Don't shoot the messenger, but chances are you missed something rather spectacular at Hampton Manor in July. Channel 4 Bake Off: The Professionals finalist and patisserie chef at Sky By The Water, Darryl Collins, hosted an extraordinary, one-off Afternoon Tea. Too bad, buddy. But in better news, Darryl, and his head chef Aaron Darnley have returned the gesture, inviting Rob Palmer, the head chef at the Manor's Michelin-starred Peels restaurant, to make the return journey and cook with them at the Resorts World rooftop restaurant. And lo, three of Solihull's culinary kings will combine to form... CAPTAIN PLANET! No, no, that's not right. They've combined to produce a knockout of a menu for one-night only, September 29, including dishes like a double chocolate bomb with blood orange and Oreo crumble. It's £65 to secure your seat in the private dining room, including six courses and a welcome drink. Email to book.


The former Moseley School of Art has been rescued and repurposed with an emphasis on upping appreciation of the arts and shared heritage. With such reverence in mind, what better way to pay our respects than by belting out Huey Lewis’ The Power of Love, trying not to accidentally smooch our mums and fantasising about owning a suped-up 80’s DeLorean? Great Scott, we’re all in for Hidden Cinema's screening of Back to the Future. Part of Historic England’s one-off weekender, you can also get inside the 120-year old building to experience Tim Burton's live-action reimagining of Dumbo, Wolverine warble-fest The Greatest Showman and Disney’s family-friendly animated Māori adventure, Moana. August 23 and 24. Tickets are a staggering £3.85, which also includes film-related games and DJ-tuneage.


Knowing where you'll find inspiration can be the tricksiest of devils. But we're betting all the babs in Brum that you won't be able to avoid the stuff at the next meetup of Glug's Midlands chapter. The creative community event, which began with mates talking shop in a pub in East London, now happens in more than 35 cities across the world. Brum's version includes four of the most envelope-pushing designer sorts in the business right now. From Foka Wolf, the crown prince of paste-ups, to international big deal, director and animator Anna Mantzaris, to Brum-based Super Freak, whose New York Times illustration is pictured: yes, it's a strawb doing yoga; yes, it makes us feel great about life too. In Digbo on Aug 29, the team have made 25 tickets (at £8.50) available to the previously sold out event right here.
Venue: Craft Dining Rooms, The ICC (Brindleyplace side), B1 2EA; website
Choice: Caramelised banana cheesecake (£8.95) Chooser: Waitress, Liliana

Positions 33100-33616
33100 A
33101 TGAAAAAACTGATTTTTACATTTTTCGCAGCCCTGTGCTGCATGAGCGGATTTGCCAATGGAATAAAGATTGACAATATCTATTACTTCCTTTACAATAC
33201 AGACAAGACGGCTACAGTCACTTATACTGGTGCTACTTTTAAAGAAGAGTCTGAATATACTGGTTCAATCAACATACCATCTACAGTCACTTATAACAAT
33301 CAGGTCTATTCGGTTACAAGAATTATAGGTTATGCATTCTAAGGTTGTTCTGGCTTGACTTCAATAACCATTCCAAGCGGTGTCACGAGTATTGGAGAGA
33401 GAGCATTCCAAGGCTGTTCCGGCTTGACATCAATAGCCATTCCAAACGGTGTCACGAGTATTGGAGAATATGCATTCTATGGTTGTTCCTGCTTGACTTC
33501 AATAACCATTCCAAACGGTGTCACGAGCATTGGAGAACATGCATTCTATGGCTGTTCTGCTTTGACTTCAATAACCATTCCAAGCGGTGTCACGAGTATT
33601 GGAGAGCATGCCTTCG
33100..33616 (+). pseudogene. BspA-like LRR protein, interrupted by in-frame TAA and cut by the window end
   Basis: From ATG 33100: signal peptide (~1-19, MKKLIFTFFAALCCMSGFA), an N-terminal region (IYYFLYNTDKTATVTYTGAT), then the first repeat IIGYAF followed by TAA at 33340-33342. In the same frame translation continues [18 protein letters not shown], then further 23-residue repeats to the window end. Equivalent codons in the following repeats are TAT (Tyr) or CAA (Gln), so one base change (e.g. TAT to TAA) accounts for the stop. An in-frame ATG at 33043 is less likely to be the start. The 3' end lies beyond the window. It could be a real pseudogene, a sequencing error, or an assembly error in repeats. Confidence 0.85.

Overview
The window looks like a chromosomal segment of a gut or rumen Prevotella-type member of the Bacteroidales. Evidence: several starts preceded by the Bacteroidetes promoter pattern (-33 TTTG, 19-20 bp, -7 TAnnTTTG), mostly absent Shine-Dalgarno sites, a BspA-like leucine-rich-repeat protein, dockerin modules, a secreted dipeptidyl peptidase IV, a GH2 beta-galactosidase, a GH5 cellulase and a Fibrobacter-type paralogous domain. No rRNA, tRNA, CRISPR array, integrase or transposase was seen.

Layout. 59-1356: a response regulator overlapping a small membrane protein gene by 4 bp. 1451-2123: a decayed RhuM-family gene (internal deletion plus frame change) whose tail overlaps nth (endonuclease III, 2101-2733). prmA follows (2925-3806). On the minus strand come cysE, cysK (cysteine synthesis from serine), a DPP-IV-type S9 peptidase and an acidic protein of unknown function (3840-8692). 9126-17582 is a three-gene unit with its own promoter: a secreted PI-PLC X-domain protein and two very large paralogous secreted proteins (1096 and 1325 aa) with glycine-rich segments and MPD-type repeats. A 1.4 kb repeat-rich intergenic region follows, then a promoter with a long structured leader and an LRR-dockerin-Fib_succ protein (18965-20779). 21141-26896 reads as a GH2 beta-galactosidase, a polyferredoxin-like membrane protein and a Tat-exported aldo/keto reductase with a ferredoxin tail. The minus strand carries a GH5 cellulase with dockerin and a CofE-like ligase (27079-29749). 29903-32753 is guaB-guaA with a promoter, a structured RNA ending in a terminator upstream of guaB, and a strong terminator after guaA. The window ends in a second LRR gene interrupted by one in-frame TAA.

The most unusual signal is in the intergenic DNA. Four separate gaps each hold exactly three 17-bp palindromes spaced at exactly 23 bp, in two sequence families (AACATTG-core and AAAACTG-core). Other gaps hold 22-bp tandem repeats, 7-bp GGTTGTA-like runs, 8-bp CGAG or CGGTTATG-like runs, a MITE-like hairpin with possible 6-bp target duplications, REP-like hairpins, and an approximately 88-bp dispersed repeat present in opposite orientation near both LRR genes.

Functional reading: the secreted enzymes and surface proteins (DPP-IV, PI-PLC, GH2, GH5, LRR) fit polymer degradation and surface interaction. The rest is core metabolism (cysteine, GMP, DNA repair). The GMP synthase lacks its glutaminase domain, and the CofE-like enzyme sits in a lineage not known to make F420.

On the canal side of the ICC, right where Strada used to be, the former head chef at Tom's Kitchen is on pots and pans at a restaurant and bar, which is both huuuge and open daily. With Tom Wells as chef director, Craft Dining Rooms launched in July, with a big focus on British ingredients and a beaut enough
Instagram presence that we went to give it a once over. An English Negroni (£10) of Salcombe gin, vermouth and rosehip cup is exactly the sort of welcome we appreciate and was good enough to allay any concerns about how much the bar has taken on with multiple, lengthy drinks lists. On snacks, the beef tartare (£9.95) immediately confirmed chef's pedigree with yummy little cheddar custard and slow-cooked egg globules punctuating proceedings. The Cornish day boat "fish pie" — a deconstructed, elegant take on the classic was the victor of the second round but at £29.95 feels like it's been priced for expense accounts rather than regular diners. Where chef took us into other-worldly sort of locations was on pud. The caramelised banana cheesecake was a luxurious take on both its namesake and a banoffee pie, coming with a rich caramel sauce. It was sweet but not too sweet, it was creamy but not too creamy and it was substantial but not too substantial: accomplished cooking with enough of a twist to put it on the dessert map. And like two of the other dishes we tried, there was an extra sauce jug — an addition that gets all the feels from us. Menu
Semi-posh Snobs has its VIP opening tonight — and as we're invited, probably don't read too much into that particular acronym useage. It's called Theatrix, is on the site of Nosh & Quaff, and we have no idea what to think any more either.
The British Science Festival is taking place across Warwick and Cov from September 10 to 13. Check out what to book in for right here.
200 Degrees part deux opened on Lower Temple Street on Tuesday, just as you come out of New Street. Initial thoughts: shorter wait and tastier coffee than their Brum HQ.
Make balms, creams and salves this Sunday at the e'r so cool Old Print Works on the old Moseley Road. Starting at 2pm, it's an age-neutral £30 a spot. Book
Dine in the Dark at Maribel and support super duper sight loss charity, Sense. Tickets are £50, which gets you a drink, snack, blindfold, three courses and £15 goes to charidee. Sept 27. Call 0121 633 4944 to book.

"If my calculations are correct, when this baby hits eighty-eight miles per hour, you’re gonna see some serious shit."

Doc, Back To The Future (1985)

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WORDS: Katy Drohan, Tom Cullen, Robb Sheppard